On Wed, Apr 15, 2020 at 3:36 PM Eric V. Smith <eric@trueblade.com> wrote:
In general, it's not possible to know how to call super.__init__() if you don't a priori know the arguments it takes. That's why dataclasses doesn't guess. The only general-purpose way to do it is to use *args and **kwargs.

I was about to make this same point, thanks. super.__init__() absolutely should NOT be called by default in an auto-generated __init__.

However, dataclasses, could, optionally, take *args and **kwargs, and store them in a instance attribute. Then you could call super(), or anything else, in __post_init__. And there are other reasons to want them to take arbitrary other parameters (like to ignore them, see the PR).
Since a goal of dataclasses is to use good typing information that works with type checkers, that seems to defeat part of the purpose.

I have never used a type checker :-) -- but I still really dislike the passing around of *args, **kwargs -- it makes your API completely non-self documented. So I'll agree here.

One thing you could do in this scenario is to use a classmethod as an "alternate constructor". This basically gives you any post- and pre- init functionality you want, using any regular parameters or *args and **kwargs as fits your case.

That's a nice way to go -- I suggested a similar way by adding another layer of subclassing. Using a classmethod is cleaner, but using another layer of subclassing allows you to keep the regular __init__ syntax -- and if you want to make these classes for others to use, the familiar API is a good thing.

I do wonder if we could have a __pre_init__ -- as a way to add something like this classmethod, but as a regular __init__. Butnow that I think about it, here's another option: if the user passes in init=False, (or maybe some other value), then the __init__ could still be generated, and accesable to the user's __init__. It might look something like this (to follow your example):

from dataclasses import dataclass

class BaseClass:
    def __init__(self, x, y):
        print('initializing base class', x, y)
        self.x = x
        self.y = y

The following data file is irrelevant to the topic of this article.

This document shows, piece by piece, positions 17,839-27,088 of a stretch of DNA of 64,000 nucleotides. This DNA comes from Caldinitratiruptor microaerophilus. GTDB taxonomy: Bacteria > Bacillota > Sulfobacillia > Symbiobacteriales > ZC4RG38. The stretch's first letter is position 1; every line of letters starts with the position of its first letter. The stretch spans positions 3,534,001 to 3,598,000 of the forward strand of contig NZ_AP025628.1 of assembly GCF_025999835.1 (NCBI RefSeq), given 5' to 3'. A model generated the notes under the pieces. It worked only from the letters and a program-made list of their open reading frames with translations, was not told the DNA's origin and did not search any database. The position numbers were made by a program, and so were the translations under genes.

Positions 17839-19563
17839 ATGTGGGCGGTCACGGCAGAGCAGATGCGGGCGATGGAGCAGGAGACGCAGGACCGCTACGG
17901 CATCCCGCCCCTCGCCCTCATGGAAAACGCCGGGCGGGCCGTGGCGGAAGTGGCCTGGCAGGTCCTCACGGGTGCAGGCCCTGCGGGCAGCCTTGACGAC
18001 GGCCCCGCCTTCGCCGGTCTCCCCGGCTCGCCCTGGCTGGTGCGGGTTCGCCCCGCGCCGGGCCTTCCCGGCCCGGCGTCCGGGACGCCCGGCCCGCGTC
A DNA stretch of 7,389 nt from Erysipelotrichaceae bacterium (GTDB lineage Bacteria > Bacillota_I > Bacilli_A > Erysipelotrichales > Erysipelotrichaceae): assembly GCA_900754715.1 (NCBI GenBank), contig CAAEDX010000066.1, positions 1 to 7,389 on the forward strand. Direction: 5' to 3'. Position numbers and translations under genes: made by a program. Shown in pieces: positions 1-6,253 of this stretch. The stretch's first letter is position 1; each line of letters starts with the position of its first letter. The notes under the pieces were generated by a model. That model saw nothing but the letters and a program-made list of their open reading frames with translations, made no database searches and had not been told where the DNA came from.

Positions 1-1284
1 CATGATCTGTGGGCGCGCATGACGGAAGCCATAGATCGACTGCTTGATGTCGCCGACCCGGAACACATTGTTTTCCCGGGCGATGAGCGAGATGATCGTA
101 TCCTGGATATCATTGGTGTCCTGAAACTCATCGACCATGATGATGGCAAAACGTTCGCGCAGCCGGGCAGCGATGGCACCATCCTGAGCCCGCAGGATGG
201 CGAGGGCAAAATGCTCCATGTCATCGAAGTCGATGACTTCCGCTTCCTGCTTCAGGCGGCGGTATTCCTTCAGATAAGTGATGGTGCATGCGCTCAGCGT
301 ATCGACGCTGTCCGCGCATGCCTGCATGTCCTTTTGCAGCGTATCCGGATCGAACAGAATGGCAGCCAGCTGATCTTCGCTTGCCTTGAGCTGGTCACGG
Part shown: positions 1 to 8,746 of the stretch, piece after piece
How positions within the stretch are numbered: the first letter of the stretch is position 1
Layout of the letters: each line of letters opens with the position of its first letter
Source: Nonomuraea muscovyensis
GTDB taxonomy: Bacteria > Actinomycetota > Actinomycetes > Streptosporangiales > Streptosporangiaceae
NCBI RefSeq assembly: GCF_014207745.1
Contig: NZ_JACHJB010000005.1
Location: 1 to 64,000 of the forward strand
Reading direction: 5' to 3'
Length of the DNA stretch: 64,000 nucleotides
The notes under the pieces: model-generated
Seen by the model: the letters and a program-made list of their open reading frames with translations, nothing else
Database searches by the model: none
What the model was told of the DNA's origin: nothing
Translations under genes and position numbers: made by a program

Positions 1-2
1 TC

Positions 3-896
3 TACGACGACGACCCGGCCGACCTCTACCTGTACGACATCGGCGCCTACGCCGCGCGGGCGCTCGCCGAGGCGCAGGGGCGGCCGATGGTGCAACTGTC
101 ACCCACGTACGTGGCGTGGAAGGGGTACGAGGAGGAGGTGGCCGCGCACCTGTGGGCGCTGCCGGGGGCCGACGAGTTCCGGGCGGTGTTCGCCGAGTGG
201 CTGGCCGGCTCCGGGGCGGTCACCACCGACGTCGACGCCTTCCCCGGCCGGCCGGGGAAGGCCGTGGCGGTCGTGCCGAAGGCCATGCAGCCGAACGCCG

class MyClass(BaseClass):
    a: int
    b: int
    c: int
    def __init__(self, a, b, c, x, y):
        super.__init__(x, y)
        #  _ds__init__ would be the auto-generated __init__
        self._ds__init__(self, a, b, c)
        return self

c = MyClass.new(1, 2, 3, 10, 20)
print(c.x, c.y)

> To Brett's point: has anyone looked to see what attrs does here? When last I looked, they didn't call any super __init__, but maybe they've added something to address this.

"Please note that attrs does not call super() *ever*." (emphasis theirs)

So that's that. :-)

I also did see this: (from https://www.attrs.org/en/stable/init.html):
"Embrace classmethods as a filter between reality and what’s best for you to work with"
"Generally speaking, the moment you think that you need finer control over how your class is instantiated than what attrs offers, it’s usually best to use a classmethod factory..."

Which seems to support your classmethod idea :-)

But I still think that it would be good to have some kin dof way to customise the __init__ without re-writting the whole thing, and/or have a way to keep *args,**kwargs around to use in __post_init__

Maybe a gitHub repo just for dataclasses?

@Eric V. Smith: what do you think? Is there a way to keep them moving forward?

I think it's fine to make suggestions and have discussions here. Dataclasses aren't sufficiently large that they need their own repo (like tulip did, for example).

Sure -- and go to know you're monitoring this list (and no, I don't expect instant responses) But it's just that I've seen at least one idea (the **kwargs one) kind of wither and die, rather than be rejected (at least not obviously) -- which maybe would have happened anyway.

But I also don't think we're going to just add lots of features to dataclasses. They're meant to be lean.

As they should be.

I realize drawing the line is difficult. For example, I think asdict and astuple were mistakes, and should have been done outside of the stdlib.

I agree there -- I've found I needed to re-implement asdict anyway, as I needed something a little special. But that's only possible because dataclasses already have the infrastructure in place to do that.

So I think any enhancements should be to allow third-party extensions, rather than actual new functionality. In this case, yes, folks can use an alternate constructor, but there is no way to get other arguments passed through an auto-generated__init__ -- so there are various ways that one cannot extend dataclasses -- I'd like to see that additional feature, to enable various third-party extensions.


Christopher Barker, PhD

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